Andy Coulson is driven away from the Old Bailey after being found guilty of conspiracy to hack phones. Photo: Getty
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Andy Coulson is guilty of hacking – but Murdoch once again comes out on top

As for hoping that newspapers will repent of their sins and now accept the royal charter that followed the Leveson inquiry, forget it.

What was most extraordinary about David Cameron’s decision to hire the former News of the World (NoW) editor Andy Coulson, now convicted of conspiring to hack phones, was that a man who had spent seven years as a PR for Carlton Communications broke the first rule of successful spin-doctoring: the spin doctor must not become the story. Coulson’s “assurances” about his role (or non-role) in hacking phones were beside the point. Cameron ought to have understood that, in any further allegations about what had happened at the NoW, his opponents would make Coulson the story. Indeed, as the hacking story unfolded, the possibility that Coulson was implicated gave it an extra significance, making it bigger news than it would otherwise have been.

Most of the spin doctors you’ve heard of – Alastair Campbell, Charlie Whelan, Damian McBride – resigned when they became bigger news than the good news about the government that they were supposed to spread. As Coulson himself put it when finally he fell on his sword in 2011, still protesting his innocence, “When the spokesman needs a spokesman, it’s time to move on.” 

Brooks no argument

By many accounts (that is, very recent accounts; nobody said a thing when she was a great power in the land), Rebekah Brooks was a poor chief executive of News International. She behaved as though she were still a tabloid editor, taking often inconsistent decisions on a day-to-day basis without strategic vision. Her contributions in meetings, to the frustration of management colleagues, were often inconsequential.

Senior managers in the Murdoch empire have always been strange because they are, in essence, courtiers, promoted for their capacity to anticipate the boss’s wishes, not for management skills. Most are near-unemployable elsewhere; now that she has been acquitted of any wrongdoing in the hacking scandal, Brooks, it is rumoured, will go to some Antipodean outpost of News Corp. Even by Rupert Murdoch’s standards, she is a weird choice, demonstrating that even the greatest business moguls lose, if not their marbles, some of their grip on reality.

Never-ending story

And now for the bad news. Excited as we all must be by the prospect of the Old Bill fingering Rupert Murdoch – detectives, it is reported, will formally interview him under Section 79 of the Regulation of Investigatory Powers Act, which concerns “the criminal liability of directors” – it is doubtful that anything will come of it. Five of Coulson’s fellow defendants in the Old Bailey trial walked free and it is evident from this case and others that, in order to convict, juries require not so much a smoking gun as an armoury that’s fully ablaze. Though there are more trials of journalists to come, we should expect as many acquittals as convictions.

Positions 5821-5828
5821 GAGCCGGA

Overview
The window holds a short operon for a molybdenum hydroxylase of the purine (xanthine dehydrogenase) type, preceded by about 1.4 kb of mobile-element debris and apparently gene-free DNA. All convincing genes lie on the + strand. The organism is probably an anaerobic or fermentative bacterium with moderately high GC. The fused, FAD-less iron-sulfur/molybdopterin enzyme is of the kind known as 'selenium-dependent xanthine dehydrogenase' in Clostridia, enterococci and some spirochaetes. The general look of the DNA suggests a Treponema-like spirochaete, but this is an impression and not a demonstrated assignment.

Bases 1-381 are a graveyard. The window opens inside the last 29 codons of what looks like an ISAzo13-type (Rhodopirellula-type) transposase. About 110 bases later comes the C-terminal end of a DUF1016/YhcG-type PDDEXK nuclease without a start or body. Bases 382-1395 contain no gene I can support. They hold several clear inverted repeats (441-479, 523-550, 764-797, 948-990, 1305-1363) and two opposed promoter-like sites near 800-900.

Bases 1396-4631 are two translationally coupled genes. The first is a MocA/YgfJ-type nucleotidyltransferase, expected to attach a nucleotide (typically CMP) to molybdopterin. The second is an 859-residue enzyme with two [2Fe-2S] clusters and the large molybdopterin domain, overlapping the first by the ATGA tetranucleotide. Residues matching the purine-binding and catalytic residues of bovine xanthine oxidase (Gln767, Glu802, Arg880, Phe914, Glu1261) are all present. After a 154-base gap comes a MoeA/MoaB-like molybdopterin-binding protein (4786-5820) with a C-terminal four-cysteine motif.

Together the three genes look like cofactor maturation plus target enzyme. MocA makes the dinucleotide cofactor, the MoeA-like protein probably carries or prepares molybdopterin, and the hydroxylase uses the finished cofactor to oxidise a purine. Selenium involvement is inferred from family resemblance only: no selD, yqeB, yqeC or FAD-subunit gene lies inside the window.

Moreover, the hacking affair hasn’t done Murdoch’s business interests much damage. True, the NoW closed and its replacement, the Sun on Sunday, sells nearly a million fewer copies. True, also, News Corp had to abandon its attempt to buy 100 per cent of BSkyB. But Murdoch then split his newspapers and his other media interests (such as 21st Century Fox) into separate companies. Their combined value has soared and, according to Forbes magazine, the Murdoch family’s net wealth is up from £4.4bn to £7.9bn. Come hell, high water or hacking, one story never changes: Murdoch comes out on top.

All hacked out

As for hoping that newspapers will repent of their sins and now accept the royal charter that followed the Leveson inquiry, forget it. “Great day for red tops”, proclaimed the Sun, celebrating Brooks’s acquittal and treating Coulson’s conviction as a mere sideshow (a “rogue editor”, perhaps). “The Guardian, the BBC and Independent will be in mourning today,” wrote its associate editor Trevor Kavanagh. “Sanctimonious actors like Hugh Grant and Steve Coogan will be deliciously Hacked Off. We have . . . taken a tentative step back towards a genuinely free press.” Murdoch’s Times judged that Brooks’s acquittal “shows that a rush to implement a draconian regime to curb a free press was a disaster”. The Daily Mail had a leader on “the futility of Leveson”.

As the press is well aware, public outrage over hacking has long passed its peak. People don’t like the tabloids and they don’t like politicians getting too close to them. They want – or say they want – stricter controls on newspapers. But in the pollsters’ jargon, the issue has “low salience”. To most, the subject just isn’t important enough to change either their vote or their buying and surfing habits in the news market. The press can continue on its merry way.